The second problem is that the narrative is, to say the least, somewhat incoherent. The film was based on Boddhisatva toge, a very long novel by Kaizan Nakazato. The author worked on the novel for thirty years and it got longer and longer but was never completed. The movie had been intended to be the first part of a trilogy. The remaining films of the trilogy were never made so what we have is the first third of an unfinished trilogy based on an unfinished novel. This undoubtedly accounts for most of the narrative incoherence. Characters are introduced who are obviously intended to be important but their stories are left hanging. There are sub-plots that are puzzling because they don’t seem to go anywhere. Crucial events are foreshadowed but they don’t happen. Presumably all of these narrative problems would have been resolved had the trilogy been completed.

Fortunately the narrative isn’t really the most important thing in this movie. It has other things going for it - it is a magnificent exercise in style and it’s an intriguing character study of a memorable anti-hero.

Although even as a character study there are problems. Many of Ryunosuke’s actions are explicable. Some can even be justified, to a limited extent. That first murder though - of the old man - remains a mystery. This is a major problem. Ryunosuke is set up as a cold-blooded killer, a man who will kill for no reason, but the film offers no real explanation for this. Perhaps he is a psychopath but his later behaviour tends to undercut that theory. There is a vague suggestion that he has simply been seduced by his own skill with the sword - that he has come to enjoy killing for the sake of killing. But why? Perhaps he sees himself as an instrument of fate, bringing death randomly. Perhaps he is supposed to represent the oppressive nature of the shogunate but the movie makes no attempt to explore the political situation in any depth so that their seems untenable. Perhaps he represents the inherent violence of the samurai class, but again there’s little or nothing in the actual movie to support that idea either. Perhaps he simply reflects the times he lives in - a period of social turmoil and lawlessness.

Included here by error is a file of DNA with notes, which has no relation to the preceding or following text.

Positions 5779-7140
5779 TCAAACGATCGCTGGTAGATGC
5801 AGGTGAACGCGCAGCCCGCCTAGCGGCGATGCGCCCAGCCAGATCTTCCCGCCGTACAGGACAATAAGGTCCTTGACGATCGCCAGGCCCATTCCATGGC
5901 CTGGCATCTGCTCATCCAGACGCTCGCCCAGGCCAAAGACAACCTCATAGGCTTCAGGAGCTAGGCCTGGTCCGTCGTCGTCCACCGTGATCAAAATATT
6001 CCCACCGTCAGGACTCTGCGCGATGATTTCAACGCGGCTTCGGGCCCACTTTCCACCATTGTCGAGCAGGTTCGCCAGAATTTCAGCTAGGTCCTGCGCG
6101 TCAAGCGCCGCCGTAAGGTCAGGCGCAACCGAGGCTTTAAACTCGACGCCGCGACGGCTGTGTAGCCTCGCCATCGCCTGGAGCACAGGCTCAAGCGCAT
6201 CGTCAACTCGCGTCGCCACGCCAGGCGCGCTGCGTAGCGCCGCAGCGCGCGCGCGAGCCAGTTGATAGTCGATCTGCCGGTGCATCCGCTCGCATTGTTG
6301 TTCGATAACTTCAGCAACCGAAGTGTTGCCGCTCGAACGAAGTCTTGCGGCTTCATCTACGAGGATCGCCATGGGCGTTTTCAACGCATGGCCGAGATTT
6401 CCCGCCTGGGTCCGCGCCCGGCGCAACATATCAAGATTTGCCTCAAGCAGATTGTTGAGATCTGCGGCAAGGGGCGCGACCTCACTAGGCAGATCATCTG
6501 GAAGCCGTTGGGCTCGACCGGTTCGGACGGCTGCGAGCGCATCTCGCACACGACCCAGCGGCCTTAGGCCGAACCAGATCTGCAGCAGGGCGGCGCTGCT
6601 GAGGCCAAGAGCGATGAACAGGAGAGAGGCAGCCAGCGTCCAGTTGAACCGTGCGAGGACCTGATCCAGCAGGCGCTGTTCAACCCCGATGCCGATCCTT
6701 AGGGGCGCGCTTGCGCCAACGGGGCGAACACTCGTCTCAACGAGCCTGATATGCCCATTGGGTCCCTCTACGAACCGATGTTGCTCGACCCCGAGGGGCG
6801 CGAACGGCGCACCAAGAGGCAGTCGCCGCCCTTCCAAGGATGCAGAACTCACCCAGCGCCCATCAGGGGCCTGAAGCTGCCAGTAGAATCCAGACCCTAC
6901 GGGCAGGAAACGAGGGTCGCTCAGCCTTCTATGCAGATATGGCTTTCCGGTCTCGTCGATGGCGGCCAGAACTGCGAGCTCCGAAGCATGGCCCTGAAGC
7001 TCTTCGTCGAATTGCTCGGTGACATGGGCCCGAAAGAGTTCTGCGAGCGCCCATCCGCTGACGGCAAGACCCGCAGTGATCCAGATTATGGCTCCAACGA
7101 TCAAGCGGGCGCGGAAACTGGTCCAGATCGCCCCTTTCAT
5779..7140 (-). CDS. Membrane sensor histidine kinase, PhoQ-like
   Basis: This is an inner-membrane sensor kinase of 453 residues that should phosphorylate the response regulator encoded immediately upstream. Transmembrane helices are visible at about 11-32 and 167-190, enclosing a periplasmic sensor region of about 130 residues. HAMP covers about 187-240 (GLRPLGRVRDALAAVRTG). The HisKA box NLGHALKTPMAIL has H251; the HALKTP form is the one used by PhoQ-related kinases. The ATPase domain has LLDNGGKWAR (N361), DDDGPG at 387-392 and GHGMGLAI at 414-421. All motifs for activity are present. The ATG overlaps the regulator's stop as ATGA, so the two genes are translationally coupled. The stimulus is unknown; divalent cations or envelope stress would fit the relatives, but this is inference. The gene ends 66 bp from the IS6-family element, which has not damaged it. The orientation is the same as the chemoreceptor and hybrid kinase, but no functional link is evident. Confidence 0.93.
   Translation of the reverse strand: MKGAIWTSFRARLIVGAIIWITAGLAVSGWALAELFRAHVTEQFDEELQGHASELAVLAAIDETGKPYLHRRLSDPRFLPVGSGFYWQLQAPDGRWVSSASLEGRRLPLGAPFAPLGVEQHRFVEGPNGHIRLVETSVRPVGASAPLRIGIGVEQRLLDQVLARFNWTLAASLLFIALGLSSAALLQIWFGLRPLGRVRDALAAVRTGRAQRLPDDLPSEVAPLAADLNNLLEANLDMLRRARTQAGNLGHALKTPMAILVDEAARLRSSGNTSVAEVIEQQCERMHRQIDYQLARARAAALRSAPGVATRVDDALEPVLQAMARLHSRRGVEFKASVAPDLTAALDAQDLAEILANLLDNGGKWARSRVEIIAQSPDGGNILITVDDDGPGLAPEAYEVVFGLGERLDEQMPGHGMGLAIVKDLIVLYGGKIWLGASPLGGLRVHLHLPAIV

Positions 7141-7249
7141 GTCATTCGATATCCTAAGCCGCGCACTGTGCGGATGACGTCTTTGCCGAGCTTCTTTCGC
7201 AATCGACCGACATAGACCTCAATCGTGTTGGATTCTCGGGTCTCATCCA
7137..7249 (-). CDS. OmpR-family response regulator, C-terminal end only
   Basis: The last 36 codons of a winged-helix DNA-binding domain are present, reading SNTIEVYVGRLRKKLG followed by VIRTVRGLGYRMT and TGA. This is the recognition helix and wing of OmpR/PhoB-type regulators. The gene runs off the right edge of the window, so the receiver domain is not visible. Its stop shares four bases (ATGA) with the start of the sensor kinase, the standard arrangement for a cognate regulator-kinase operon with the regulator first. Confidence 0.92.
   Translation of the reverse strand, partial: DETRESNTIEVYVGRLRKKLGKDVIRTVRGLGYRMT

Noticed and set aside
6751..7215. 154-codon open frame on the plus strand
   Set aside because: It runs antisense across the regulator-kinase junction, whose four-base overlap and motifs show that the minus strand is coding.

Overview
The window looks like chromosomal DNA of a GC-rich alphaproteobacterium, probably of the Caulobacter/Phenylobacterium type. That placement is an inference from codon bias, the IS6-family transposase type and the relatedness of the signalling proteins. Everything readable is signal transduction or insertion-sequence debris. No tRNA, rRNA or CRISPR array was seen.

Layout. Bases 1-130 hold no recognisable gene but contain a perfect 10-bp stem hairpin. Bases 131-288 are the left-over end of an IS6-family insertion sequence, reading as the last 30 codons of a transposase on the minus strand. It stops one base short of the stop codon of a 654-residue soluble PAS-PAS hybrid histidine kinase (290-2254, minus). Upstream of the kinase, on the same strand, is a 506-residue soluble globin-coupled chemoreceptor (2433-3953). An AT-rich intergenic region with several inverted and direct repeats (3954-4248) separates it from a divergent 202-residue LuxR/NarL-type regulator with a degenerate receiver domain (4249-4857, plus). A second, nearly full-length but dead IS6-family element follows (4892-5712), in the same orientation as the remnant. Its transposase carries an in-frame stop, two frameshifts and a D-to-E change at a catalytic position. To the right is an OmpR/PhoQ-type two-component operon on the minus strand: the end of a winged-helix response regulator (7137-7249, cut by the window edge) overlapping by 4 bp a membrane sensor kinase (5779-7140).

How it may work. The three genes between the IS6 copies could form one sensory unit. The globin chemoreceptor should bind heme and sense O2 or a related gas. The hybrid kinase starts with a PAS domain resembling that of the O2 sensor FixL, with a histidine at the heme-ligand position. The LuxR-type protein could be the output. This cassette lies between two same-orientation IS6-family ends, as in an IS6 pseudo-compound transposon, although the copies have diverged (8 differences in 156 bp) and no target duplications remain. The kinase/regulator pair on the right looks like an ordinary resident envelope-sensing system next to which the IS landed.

While Ryunosuke does initially appear to be a psychopathic killer he later starts to crack up, apparently as a result of guilt (an emotion that psychopaths entirely lack). He is a man who has embraced violence and he finds that it is an uncomfortable bedfellow. In some ways the mystery of Ryunosuke’s motivations does make the movie quite interesting - even a man who thinks he can kill without being troubled by his conscience may find that it isn’t so easy after all.

The theory I’m inclined to go for is that the celebrated sequence in which Ryunosuke seems to be fighting the ghosts of his victims is not a symbol of his rebelling conscience but really is a supernatural manifestation. The ghosts of your victims really can come after you. In fact there are suggestions of this earlier in the film.

Tatsuya Nakadai’s performance as Ryunosuke is strangely mesmerising and disturbing. Michiyo Aratama as Ohama is equally impressive. Look out for the great Toshirô Mifune in a small but important role.

The black-and-white cinematography is wonderfully moody and atmospheric. The fight scenes are impressively staged and become progressively more graphic. There are no geysers of blood but the reality of violent death is conveyed quite forcefully.

The Region 4 DVD offers a good transfer but the lack of extras is disappointing - this is a movie that desperately requires a commentary track.

Sword of Doom, despite its frustrations, is a fascinating and stylish movie. Recommended.